PASSPORT/VISA: U.S. citizens need a passport to enter Belize and Guatamala, and it must be valid for the entire length of their stay. One blank passport page is required for entry stamp. No tourist visa is required for U.S. citizens. All tourists and non-Belizean nationalities are required to pay an exit fee of approximately $40 USD when leaving Belize. We encourage you to check the State Department website for the most up-to-date Belize entry requirements.
A note about the itinerary: Our trips are real adventures in the outdoors. While we'll make every effort to follow the itinerary listed here, elements may change due to weather or reasons beyond our control.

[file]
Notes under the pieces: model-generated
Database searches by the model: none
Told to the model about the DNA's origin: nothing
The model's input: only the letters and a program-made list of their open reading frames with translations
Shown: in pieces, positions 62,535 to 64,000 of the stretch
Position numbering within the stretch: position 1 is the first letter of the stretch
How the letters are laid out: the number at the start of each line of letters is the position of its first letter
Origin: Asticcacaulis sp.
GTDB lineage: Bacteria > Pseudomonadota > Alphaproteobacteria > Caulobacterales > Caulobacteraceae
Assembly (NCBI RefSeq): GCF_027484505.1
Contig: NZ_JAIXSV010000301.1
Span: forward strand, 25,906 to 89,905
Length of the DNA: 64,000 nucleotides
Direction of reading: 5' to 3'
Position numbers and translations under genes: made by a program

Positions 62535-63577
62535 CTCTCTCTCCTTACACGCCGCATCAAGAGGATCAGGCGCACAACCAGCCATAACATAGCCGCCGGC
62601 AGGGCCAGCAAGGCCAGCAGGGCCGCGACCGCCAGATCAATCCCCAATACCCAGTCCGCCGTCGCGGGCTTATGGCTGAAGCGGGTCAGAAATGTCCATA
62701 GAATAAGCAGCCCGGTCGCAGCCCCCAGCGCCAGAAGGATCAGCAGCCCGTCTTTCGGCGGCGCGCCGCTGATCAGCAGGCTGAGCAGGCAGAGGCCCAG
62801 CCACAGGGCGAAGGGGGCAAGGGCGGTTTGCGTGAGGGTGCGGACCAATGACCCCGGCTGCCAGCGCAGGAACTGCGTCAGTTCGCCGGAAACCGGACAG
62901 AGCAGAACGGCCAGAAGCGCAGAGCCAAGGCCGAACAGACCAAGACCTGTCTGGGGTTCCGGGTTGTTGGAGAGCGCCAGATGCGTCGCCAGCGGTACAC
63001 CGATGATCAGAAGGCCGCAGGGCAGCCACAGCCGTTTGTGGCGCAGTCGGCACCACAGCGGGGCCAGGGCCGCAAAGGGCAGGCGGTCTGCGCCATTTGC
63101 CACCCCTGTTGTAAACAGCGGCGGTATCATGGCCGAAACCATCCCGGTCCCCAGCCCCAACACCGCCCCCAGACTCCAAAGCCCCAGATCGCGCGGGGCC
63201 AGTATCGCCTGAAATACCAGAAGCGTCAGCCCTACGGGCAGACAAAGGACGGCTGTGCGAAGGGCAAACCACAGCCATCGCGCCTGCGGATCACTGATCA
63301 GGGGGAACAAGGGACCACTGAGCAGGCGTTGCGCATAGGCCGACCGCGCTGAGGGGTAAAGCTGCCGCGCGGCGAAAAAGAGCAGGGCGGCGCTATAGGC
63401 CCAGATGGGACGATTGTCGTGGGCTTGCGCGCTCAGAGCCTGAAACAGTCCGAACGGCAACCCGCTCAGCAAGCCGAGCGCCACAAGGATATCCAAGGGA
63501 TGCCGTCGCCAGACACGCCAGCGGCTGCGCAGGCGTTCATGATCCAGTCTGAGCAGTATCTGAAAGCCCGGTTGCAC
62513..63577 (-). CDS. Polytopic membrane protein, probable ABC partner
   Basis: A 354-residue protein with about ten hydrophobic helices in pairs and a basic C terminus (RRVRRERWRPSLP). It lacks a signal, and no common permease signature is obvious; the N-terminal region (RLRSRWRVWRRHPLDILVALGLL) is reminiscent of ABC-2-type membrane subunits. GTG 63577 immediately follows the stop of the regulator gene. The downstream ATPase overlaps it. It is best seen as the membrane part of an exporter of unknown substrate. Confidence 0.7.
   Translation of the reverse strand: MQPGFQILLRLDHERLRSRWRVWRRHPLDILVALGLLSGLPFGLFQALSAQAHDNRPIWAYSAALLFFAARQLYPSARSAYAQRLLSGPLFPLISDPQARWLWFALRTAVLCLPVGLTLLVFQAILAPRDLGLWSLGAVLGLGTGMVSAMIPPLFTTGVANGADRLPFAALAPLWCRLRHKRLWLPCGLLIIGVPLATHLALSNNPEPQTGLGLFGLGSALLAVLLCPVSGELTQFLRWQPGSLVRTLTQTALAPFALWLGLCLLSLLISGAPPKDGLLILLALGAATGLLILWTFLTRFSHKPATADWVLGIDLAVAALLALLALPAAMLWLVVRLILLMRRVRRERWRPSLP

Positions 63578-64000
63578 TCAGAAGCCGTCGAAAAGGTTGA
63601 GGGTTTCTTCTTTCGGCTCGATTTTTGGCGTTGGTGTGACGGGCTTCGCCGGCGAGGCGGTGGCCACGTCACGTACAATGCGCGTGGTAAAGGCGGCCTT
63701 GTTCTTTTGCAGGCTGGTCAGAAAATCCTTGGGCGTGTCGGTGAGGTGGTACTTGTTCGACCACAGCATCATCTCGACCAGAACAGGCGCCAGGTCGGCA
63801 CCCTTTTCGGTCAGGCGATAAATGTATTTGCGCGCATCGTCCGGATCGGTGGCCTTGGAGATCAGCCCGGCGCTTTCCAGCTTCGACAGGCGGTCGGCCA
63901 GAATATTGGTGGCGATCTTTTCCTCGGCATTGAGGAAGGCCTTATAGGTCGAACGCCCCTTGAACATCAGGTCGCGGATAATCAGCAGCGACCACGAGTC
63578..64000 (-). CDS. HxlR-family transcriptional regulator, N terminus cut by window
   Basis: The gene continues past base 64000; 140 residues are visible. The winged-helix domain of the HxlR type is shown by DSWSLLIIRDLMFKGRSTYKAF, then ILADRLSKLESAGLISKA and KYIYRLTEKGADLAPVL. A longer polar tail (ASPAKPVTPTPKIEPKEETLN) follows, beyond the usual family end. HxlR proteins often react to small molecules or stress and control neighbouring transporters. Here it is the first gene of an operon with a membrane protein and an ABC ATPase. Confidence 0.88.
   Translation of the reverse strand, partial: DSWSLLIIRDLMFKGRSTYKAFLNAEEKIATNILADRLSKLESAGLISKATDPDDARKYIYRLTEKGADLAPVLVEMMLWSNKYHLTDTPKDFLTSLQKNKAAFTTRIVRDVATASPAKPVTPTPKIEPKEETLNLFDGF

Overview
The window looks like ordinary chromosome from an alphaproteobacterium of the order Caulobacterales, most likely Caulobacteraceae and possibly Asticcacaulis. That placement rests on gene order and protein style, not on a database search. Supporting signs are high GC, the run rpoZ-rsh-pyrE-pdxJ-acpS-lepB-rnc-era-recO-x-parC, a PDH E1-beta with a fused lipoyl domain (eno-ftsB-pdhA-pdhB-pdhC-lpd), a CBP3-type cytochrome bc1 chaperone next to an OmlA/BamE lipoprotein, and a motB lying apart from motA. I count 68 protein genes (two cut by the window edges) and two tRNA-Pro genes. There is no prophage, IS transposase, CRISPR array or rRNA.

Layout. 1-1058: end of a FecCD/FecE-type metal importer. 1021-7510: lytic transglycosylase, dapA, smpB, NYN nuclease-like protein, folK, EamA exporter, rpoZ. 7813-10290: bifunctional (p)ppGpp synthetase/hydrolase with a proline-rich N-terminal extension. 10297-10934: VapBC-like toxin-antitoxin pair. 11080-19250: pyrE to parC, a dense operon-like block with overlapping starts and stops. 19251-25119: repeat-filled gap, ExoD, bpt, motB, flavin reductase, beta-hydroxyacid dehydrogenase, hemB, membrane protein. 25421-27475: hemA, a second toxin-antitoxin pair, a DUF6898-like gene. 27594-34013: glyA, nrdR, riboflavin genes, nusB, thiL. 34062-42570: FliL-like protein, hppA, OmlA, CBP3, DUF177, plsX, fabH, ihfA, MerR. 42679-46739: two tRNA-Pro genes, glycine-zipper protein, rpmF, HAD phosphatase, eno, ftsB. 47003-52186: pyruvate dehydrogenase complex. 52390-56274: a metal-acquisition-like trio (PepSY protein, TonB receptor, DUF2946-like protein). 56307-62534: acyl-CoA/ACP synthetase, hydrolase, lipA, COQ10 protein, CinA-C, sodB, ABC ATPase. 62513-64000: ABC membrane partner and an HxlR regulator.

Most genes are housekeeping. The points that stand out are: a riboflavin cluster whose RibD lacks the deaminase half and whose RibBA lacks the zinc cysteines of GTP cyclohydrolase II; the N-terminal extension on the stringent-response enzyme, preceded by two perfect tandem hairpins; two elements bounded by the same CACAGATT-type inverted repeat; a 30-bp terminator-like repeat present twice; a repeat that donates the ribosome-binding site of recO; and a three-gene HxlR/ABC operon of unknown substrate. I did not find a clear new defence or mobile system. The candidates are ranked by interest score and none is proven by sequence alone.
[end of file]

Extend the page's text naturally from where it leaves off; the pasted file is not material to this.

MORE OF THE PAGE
Often referred to as Mother Nature’s best-kept secret, Belize has not been developed to the same extent as some other popular destinations in the region. The landscape encompasses coastal mangrove forests, lush tropical rainforests, offshore “cayes” (pronounced “keys,” meaning islets and islands), and the MesoAmerican Reef—the second largest coral reef system in the world. The unspoiled rainforests and savannas of Belize are well-known homes to jaguars and other large cats, spider and howler monkeys, tapirs, peccaries and nearly 350 species of birds, many of which migrate between Belize and the United States. To complement the botanically rich world of these rainforests, Belize’s bountiful coastal waters stretch along the coast for over 240 miles, harboring manatee, dolphin, whale sharks, hawksbill turtles, crocodiles, iguanas, shorebirds, and diverse fish populations.